Paula Cooper Gallery

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The Paula Cooper Gallery is an art gallery in New York City founded in 1968 by Paula Cooper (nee Johnson).[1][2]

Artists[edit]

The gallery is primarily known for the Minimalist and Conceptual artists it has represented and whose careers it helped launch, including:

In addition to living artists, Paula Cooper Gallery also handles the estates of the following:

Paula Cooper Gallery has in the past represented the following:

History[edit]

Predecessors[edit]

Cooper ran her own space, the Paula Johnson Gallery, from 1964 to 1966, where Walter De Maria launched his first solo show in New York. She then worked for Park Place Gallery, a co-operative of five painters and five sculptors, including Mark di Suvero, Robert Grosvenor and David Novros.[24]

1968-1975[edit]

According to The New York Observer, "The history of Paula Cooper Gallery is, in many ways, the history of the New York art world." Cooper opened the first gallery at 96 Prince Street with $4,400 in October of 1968.[25][26] “I didn’t like uptown,” Ms. Cooper told The Observer. “I thought it was just little shops. I looked downtown. And people told me that I was crazy to open there. That no one would go there.” The gallery opened with an exhibition to benefit the Student Mobilization Committee to End the War in Vietnam, working alongside Veterans Against the War; proceeds of sales were split 50-50 between the artists and the committee.[27] The exhibition featured LeWitt’s first wall drawing, and included works by Carl Andre, Jo Baer, Dan Flavin, Donald Judd, and Robert Ryman.[28]

By 1975, the neighborhood had been renamed SoHo, and included 83 other art galleries.[29]

1996-today[edit]

Cooper relocated the gallery to Manhattan's Chelsea neighborhood in 1996. Critic Michael Kimmelman, reviewing a Carl Andre exhibition, wrote in The New York Times, "The news here is how good Paula Cooper's new gallery looks: the main room is like a big chapel. Too bad for SoHo, which Ms. Cooper, one of its pioneering dealers, recently abandoned to the hordes of retail stores."[30]

In 2007 Paula Cooper gave the extant records of Park Place, dating from 1966 to 1967, and the early records of the Paula Cooper Gallery, from 1968 to 1973 to the Smithsonian Archives of American Art.

In 2013, Paula Cooper Gallery opened two pop-up spaces, in a former auto parts shop at 197 10th Avenue, near 22nd Street, as well as on the ground floor of 521 West 21st Street.[31] In 2018, the gallery temporarily moved its headquarters to a 9,000-square-foot space located at 524 West 26th Street due to construction in an adjacent building.[32]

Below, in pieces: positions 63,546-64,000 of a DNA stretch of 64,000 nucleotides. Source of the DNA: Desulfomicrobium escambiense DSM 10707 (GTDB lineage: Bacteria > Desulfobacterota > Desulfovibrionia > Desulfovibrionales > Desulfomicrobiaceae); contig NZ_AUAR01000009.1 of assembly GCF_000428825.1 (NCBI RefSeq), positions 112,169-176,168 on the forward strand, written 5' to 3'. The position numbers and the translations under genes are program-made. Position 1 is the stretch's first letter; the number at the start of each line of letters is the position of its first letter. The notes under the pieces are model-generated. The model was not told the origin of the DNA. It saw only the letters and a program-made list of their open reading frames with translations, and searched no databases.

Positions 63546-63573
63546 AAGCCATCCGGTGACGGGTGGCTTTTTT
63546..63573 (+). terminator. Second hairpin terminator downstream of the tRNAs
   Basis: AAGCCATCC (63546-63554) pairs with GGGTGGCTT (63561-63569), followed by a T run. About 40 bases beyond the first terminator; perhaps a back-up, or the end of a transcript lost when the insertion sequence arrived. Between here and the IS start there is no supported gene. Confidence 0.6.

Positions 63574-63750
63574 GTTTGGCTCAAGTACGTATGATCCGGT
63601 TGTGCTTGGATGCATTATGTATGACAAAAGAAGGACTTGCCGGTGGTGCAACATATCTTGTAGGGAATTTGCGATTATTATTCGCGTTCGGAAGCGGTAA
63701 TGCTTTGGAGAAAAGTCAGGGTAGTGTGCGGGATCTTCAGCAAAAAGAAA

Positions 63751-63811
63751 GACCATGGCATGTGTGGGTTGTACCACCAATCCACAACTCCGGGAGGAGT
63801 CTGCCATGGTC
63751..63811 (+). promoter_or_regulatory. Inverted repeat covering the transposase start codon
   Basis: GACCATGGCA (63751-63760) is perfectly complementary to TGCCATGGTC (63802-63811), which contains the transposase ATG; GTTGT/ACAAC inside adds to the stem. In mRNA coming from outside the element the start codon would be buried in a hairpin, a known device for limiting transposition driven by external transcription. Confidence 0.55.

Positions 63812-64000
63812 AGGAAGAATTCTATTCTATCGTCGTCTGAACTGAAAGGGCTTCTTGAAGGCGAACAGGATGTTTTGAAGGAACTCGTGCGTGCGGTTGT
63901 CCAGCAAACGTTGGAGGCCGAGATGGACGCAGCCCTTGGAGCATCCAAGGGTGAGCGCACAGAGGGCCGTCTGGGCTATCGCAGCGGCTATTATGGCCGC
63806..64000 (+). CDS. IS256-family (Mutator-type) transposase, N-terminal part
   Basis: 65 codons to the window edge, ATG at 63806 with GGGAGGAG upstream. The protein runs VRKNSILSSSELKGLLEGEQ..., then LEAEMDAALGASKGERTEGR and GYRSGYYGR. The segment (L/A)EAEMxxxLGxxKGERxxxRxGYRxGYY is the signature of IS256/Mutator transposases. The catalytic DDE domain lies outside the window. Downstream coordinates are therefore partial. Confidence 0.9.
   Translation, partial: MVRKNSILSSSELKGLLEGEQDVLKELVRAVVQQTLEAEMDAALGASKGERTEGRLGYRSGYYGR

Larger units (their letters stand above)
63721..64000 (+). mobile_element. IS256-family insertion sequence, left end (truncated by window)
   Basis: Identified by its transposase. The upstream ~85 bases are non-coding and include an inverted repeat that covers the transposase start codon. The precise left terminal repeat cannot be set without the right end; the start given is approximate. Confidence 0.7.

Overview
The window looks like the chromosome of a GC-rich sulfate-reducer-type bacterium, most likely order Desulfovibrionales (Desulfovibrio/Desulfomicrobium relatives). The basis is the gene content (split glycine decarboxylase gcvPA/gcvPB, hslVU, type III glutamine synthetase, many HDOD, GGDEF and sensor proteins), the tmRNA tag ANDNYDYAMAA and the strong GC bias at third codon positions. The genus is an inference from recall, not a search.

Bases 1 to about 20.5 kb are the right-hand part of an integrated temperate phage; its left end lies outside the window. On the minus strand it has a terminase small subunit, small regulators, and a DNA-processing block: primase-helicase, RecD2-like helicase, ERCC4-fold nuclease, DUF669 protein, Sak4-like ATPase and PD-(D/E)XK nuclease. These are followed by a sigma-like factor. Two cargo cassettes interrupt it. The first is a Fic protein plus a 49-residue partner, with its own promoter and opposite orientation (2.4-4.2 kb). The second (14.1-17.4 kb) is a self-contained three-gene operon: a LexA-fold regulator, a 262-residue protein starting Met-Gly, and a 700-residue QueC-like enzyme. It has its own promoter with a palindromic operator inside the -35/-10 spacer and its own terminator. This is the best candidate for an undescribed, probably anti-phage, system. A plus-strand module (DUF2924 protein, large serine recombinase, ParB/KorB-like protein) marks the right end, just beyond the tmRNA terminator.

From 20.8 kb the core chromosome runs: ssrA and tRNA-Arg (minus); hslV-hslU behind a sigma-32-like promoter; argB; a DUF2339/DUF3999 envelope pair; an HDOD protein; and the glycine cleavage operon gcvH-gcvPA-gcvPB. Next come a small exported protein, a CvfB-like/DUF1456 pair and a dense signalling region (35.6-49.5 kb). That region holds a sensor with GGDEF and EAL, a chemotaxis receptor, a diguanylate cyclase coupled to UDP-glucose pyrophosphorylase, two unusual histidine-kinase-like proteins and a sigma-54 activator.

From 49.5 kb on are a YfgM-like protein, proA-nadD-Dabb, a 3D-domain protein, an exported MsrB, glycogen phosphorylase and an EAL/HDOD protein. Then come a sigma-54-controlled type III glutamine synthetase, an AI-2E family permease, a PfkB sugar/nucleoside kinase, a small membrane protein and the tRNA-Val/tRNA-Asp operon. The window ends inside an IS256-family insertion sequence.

In 2015, Paula Cooper was awarded France’s Order of Arts and Letters, the country’s highest distinction for contributions to French arts and culture.[33]

The Clock[edit]

In February 2011, Christian Marclay's twenty-four-hour multi-visual exhibit The Clock was exhibited in the gallery space. The Clock had recently received The Golden Lion award at the 54th Venice Biennale.[34] Critic Roberta Smith wrote in The New York Times, "It is ensconced in a theaterlike installation at the Paula Cooper Gallery in Chelsea, where it should not be missed...The presentation at the Paula Cooper gallery reiterates the synthetic nature of 'The Clock.' The combination of carpeted floors, walls hung with velvet curtains and a dozen long couches lined up in four rows, with the screen high and large on the wall, evocatively conflates living room, screening room and movie theater, while even hinting at drive-in movies (the couches as parked cars)."[35] In The New York Observer, Michael H. Miller wrote, "[When] Ms. Cooper exhibited Christian Marclay’s 24-hour paean to cinematic history, The Clock, for several weekends, the gallery stayed open 24/7 and a line stretched around the corner into the early hours of morning...Models mingled with art handlers. Reporters and rival dealers waited patiently amongst the late-night swell of people."[29]

References[edit]

  1. ^ Smith, Roberta (November 26, 1993). "Art in Review". The New York Times. Retrieved October 29, 2008.